Specifically, in PSI and GAO’s review of DOJ’s FY2021 data, they found that 70% of records on deaths in custody were missing at least one DCRA 2013-required data field. Approximately 40% of the records did not include a description of the circumstances surrounding the death. 32% of the records were missing more than one DCRA 2013-required data field.
The report further details DOJ’s failure to implement DCRA has deprived Congress and the American public of information about who is dying in custody, and why.
The report explains, “this information is critical to improve transparency in prisons and jails, identifying trends in custodial deaths that may warrant corrective action — such as failure to provide adequate medical care, mental health services, or safeguard prisoners from violence — and identifying specific facilities with outlying death rates.”
Nearly One Thousand Missing Deaths. As part of its review for PSI, GAO identified at least 990 deaths that were potentially reportable to BJA in FY 2021, but that BJA had not counted. Of the 990 uncounted deaths, 341 were prison deaths disclosed on states’ public websites and 649 were arrest-related deaths disclosed in a reliable, public database. GAO determined that BJA’s collection was missing information that is already in the public domain.
Incomplete Data. GAO found that for FY 2021, the vast majority of death in custody information that BJA collected from the states was incomplete. Specifically, 70% of records on deaths in custody were missing at least one DCRA 2013-required data field; approximately 40% of the records did not include a description of the circumstances surrounding the death; and 32% of the records were missing more than one DCRA 2013-required data field.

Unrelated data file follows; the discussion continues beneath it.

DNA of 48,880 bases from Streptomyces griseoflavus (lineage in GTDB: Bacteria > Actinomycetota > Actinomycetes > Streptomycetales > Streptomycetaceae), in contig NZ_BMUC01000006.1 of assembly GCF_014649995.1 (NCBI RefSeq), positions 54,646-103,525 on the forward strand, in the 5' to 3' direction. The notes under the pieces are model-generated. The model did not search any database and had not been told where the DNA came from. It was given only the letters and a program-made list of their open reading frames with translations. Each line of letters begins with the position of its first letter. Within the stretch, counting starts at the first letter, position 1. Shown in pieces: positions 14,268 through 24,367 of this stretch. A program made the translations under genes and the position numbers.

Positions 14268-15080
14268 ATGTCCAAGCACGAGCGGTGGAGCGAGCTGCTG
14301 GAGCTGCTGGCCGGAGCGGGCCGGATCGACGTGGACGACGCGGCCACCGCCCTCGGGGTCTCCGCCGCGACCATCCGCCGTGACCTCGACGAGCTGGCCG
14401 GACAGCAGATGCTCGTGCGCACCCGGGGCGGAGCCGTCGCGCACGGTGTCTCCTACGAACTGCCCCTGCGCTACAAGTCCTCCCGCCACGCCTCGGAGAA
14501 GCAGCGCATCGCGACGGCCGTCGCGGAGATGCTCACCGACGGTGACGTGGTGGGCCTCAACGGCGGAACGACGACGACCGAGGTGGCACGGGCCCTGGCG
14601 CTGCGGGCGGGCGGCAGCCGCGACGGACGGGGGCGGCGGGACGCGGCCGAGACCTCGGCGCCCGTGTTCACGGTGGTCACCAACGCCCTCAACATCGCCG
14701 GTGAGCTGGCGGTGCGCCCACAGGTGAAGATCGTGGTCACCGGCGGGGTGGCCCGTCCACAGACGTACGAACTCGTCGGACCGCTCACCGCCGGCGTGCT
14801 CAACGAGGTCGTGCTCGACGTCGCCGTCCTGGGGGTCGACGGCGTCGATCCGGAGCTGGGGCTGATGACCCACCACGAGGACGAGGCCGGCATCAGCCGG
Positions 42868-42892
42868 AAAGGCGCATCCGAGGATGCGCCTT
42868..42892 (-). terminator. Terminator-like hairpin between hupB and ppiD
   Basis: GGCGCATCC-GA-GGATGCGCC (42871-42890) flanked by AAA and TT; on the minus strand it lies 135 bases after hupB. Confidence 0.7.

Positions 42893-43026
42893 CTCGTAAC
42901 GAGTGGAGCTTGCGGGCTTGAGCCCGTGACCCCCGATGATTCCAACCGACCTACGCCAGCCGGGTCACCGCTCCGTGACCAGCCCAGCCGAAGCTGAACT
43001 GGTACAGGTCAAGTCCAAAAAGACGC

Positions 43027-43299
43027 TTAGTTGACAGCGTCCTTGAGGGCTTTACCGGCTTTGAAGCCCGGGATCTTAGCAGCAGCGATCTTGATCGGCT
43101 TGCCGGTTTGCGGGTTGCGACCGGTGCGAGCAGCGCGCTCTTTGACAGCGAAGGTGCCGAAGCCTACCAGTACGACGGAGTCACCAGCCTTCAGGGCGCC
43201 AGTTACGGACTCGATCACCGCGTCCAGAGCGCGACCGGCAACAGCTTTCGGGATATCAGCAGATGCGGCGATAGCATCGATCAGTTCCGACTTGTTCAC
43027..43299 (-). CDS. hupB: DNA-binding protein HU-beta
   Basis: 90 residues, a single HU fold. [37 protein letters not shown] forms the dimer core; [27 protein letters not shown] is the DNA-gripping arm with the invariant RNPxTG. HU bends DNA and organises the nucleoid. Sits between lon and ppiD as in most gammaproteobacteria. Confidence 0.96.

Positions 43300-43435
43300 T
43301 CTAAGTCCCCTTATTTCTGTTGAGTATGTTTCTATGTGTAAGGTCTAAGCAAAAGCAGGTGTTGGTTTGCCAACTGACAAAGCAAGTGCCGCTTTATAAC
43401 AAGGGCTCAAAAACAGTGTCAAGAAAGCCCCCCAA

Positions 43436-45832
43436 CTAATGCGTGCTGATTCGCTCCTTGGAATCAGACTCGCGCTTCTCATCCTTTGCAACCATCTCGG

Failure to Report. DCRA 2013 required DOJ to report to Congress by December 18, 2016 on how the data it collected can be used “to reduce the number of such deaths” and to “examine the relationship, if any, between the number of such deaths and the actions of management of such jails, prisons, and other specified facilities relating to such deaths.” DOJ does not expect to complete these reporting requirements before September 2024—eight years late. DOJ has not yet evaluated whether the data that it had collected in FY 2020 or FY 2021 is of sufficient quality to be used in the DCRA 2013-required analysis and report to Congress.
Failed Transition. DOJ failed to properly manage the transition of DCRA 2013 data collection from BJS to BJA. BJA’s failure to properly collect and report on custodial death data stands in marked contrast to BJS’s successful efforts to do these same things for 20 years. To the extent that DOJ sought to assign DCRA 2013 responsibilities to BJA, it should have done more to equip it with the resources and strategies it already knew to be successful so that DOJ could meet its statutory obligations.
The report concludes: “DOJ’s failure to implement DCRA has deprived Congress and the American public of information about who is dying in custody and why. This information is critical to improve transparency in prisons and jails, identifying trends in custodial deaths that may warrant corrective action—such as failure to provide adequate medical care, mental health services, or safeguard prisoners from violence—and identifying specific facilities with outlying death rates.
“DOJ’s failure to implement this law and to continue to voluntarily publish this information is a missed opportunity to prevent avoidable deaths.”